dulrich - 11 months ago 36

Python Question

I'm stuck on something I suspect is quite simple, but I just can't wrap my head around it. I'm trying to create a class with a method that can be redefined on the fly. I want to be able to do this for an arbitrary number of instances, but I'm only showing two here in order to keep things simple.

Here is a MWE of my code:

`class Foo():`

def __init__(self, z):

self.z = z

def f(self, t):

return 0

def f(obj1, obj2, t):

return (obj1.z - obj2.z) * t

a, b = Foo(3), Foo(5)

print(a.f(1), b.f(1)) # --> 0, 0

x, y = a, b

x.f = lambda t: f(x, y, t)

print(a.f(1), b.f(1)) # --> -2, 0

x, y = b, a

x.f = lambda t: f(x, y, t)

print(a.f(1), b.f(1)) # --> 2, 2

Why does the value of

`a.f(1)`

Answer Source

It changes because you are modifying the `x`

and `y`

global variables, which are referred to by the `f`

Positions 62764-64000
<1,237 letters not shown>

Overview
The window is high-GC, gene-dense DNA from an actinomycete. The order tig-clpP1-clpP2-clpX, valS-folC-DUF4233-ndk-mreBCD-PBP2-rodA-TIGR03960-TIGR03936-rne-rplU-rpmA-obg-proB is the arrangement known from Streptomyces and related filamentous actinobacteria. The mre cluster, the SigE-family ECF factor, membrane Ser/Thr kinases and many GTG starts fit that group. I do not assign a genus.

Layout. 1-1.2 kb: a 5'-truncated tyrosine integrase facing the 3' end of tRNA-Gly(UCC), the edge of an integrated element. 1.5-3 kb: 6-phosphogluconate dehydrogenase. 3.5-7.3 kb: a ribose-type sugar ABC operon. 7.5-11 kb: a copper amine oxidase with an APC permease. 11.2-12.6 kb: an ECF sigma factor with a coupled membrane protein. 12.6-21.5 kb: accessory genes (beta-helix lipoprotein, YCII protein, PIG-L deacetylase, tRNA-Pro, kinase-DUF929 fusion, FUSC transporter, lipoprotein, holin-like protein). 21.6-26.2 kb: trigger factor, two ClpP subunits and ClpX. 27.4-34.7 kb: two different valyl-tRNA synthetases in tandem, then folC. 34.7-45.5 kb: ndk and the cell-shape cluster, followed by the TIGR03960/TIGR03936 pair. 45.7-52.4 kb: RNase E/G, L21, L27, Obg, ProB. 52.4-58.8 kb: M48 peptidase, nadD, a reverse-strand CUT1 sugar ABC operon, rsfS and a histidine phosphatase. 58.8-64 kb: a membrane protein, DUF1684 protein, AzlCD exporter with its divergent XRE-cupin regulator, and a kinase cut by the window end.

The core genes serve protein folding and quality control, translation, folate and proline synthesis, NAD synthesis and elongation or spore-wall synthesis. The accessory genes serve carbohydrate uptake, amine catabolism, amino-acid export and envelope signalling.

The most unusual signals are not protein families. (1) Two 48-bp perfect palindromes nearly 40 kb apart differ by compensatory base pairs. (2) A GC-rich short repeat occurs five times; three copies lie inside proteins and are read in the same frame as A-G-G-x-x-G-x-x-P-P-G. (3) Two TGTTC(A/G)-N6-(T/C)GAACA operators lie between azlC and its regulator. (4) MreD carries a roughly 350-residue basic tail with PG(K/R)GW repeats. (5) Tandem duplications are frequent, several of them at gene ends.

function you defined:

```
In [2]: a, b = Foo(3), Foo(5)
In [3]: print(a.f(1), b.f(1))
0 0
In [4]: x, y = a, b
...: x.f = lambda t: f(x, y, t)
...: print(a.f(1), b.f(1))
...:
-2 0
In [5]: x, y = b, a
In [6]: print(a.f(1), b.f(1)) # you changed x and y
2 0
```

After you swap `x`

and `y`

you have that `a.f`

is the function `lambda t: f(x, y, t)`

which means it calls `f(b, a, t)`

and since `b = Foo(5)`

and `a = Foo(3)`

you have `5-3 == 2`

instead of `-2`

.

If you want to fix the value passed by `f`

and "unlink" it from the global variables you could use default arguments:

```
In [2]: x, y = a, b
...: x.f = lambda t, x=x, y=y: f(x, y, t)
...:
In [3]: print(a.f(1), b.f(1))
-2 0
In [4]: x, y = b, a
In [5]: print(a.f(1), b.f(1))
-2 0
```

Since default values are evaluated at definition time, by using `lambda t, x=x, y=y`

you end up fixing the values of `x`

and `y`

as they were when the function was defined, so that when you subsequently swap them this doesn't affect that function.